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The Canadian East Coast's aptitude for experimentalism continues to enjoy its renaissance in this collaboration between Montreal psych-rockers Suuns and Radwan Moumneh's art project, Jerusalem In My Heart. The concept for the piece was to hire a Montreal studio and leave seven days later, and they've emerged with a two-headed beast of instinct and consequence.

This guerrilla-style randomness to the process has informed the collection and, in particular, the way motifs develop. Themes are introduced, adapted and undermined constantly, using the strained relationship between Moumneh's deeply percussive musical language and Suuns' lapsed, tribal rhythmical patterns to establish textures rife with tension '3attam Babey'. It's common for collaborative records in this vein to be bewildered by a sense of illegitimacy and to seem a tad non-committal; a number of the joint collections you encounter are watered down into mediocrity because of the general nature of compromise. However, I adore being able to hear two discernable identities and energies creating real friction. Listen to '2amotu I7tirakan' and hear screeching Suuns' guitars trying to poke holes in the revolving, spiky Jerusalem in My Heart figure that forms the song. Through this method of discomfort and its very nature, it is effortlessly explorative.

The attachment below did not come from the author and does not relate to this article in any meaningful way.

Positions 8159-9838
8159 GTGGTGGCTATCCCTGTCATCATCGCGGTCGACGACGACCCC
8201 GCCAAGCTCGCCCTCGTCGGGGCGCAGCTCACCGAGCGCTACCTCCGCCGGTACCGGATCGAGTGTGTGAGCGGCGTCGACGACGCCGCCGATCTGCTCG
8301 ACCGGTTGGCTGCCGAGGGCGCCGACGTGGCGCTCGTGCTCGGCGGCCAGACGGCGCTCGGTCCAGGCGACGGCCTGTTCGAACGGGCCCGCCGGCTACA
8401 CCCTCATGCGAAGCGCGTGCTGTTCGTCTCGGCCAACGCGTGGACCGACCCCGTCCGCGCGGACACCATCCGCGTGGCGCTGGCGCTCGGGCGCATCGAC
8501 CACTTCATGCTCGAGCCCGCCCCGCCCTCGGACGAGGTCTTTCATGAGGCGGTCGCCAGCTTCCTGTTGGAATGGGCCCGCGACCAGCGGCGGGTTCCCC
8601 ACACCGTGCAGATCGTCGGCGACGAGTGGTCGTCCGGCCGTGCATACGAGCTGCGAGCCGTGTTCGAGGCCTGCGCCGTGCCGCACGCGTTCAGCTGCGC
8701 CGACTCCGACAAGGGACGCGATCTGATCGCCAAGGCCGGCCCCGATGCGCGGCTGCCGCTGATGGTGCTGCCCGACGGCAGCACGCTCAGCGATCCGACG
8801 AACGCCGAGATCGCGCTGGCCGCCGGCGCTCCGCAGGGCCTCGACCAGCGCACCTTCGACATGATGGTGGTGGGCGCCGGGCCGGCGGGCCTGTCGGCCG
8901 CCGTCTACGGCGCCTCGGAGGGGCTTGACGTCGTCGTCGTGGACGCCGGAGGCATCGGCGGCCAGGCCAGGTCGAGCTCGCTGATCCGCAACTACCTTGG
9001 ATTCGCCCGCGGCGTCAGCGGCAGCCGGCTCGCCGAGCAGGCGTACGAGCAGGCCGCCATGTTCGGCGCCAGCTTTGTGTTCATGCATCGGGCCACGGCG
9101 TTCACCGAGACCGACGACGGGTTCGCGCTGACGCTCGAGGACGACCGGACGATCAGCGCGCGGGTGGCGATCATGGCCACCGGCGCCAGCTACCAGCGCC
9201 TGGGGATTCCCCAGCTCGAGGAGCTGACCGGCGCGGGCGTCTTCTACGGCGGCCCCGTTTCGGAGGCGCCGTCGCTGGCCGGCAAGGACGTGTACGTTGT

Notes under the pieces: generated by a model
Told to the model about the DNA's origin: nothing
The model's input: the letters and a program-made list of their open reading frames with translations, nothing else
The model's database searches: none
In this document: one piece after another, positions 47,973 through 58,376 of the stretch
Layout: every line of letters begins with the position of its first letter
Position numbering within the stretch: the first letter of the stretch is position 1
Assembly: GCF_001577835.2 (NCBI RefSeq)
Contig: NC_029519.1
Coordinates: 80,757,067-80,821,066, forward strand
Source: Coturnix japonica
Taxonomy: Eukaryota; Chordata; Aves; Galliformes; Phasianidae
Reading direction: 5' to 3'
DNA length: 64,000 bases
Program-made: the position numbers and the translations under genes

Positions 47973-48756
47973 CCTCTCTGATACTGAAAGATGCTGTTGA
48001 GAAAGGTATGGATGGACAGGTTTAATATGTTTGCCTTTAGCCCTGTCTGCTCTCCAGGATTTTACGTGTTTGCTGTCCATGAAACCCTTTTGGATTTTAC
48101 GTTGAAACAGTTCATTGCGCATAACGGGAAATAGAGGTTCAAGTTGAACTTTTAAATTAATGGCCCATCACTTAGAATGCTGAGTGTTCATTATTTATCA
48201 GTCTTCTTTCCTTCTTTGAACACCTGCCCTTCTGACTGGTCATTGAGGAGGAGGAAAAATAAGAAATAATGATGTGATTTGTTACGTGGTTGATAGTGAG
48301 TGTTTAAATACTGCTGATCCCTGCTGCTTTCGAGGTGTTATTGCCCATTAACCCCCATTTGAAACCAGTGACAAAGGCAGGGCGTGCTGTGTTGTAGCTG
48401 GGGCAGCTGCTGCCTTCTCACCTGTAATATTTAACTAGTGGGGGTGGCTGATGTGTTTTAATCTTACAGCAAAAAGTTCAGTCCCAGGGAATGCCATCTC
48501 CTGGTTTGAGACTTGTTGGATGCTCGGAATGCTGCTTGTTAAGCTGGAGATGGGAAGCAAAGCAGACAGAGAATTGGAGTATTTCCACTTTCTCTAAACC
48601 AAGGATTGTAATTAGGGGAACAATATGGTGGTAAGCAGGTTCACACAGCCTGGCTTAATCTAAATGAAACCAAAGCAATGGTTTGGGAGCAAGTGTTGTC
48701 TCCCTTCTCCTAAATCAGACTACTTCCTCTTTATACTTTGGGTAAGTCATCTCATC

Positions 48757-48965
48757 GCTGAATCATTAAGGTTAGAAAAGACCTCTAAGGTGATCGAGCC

This sense of great scope is inescapable throughout the record, and the notion of worlds co-existing is the reason that this collection harbours such a sense of optimism and celebration. In songs like 'Metal' or 'Seif', we hear influences that maintain the sense of Jerusalem never being too far from heart. Vocal calls in a harmonic minor tonality, a middle-eastern drumbeat; the record is at its most interesting when at its most spontaneous and instinctual. 'Gazelles in Flight' is a vicious montage of sci-fi synthesisers and auto-tuned vocals - frayed around the edges - that sends you onto a defensive, before shrivelling into the gentle penultimate track of the album, 'Leyla'. Warped and primed with elasticity, it juxtaposes neediness and independence.

As it's such a crude concept and an even rawer delivery: on repeat listens, the same messages that light up like a car dashboard on the first occasion are utterly depressed when you revisit them. It has sounds and cruxes in the composition that are somewhat overcooked throughout the collection, but this is a by-product of an over-active output. In the same way that glorious moments like '3attam Babey' and 'Leyla' are only achievable when you take a leap out of the plane. It's as brilliant a record as it is unmemorable, but ultimately as an artistic vice it is absolutely essential.

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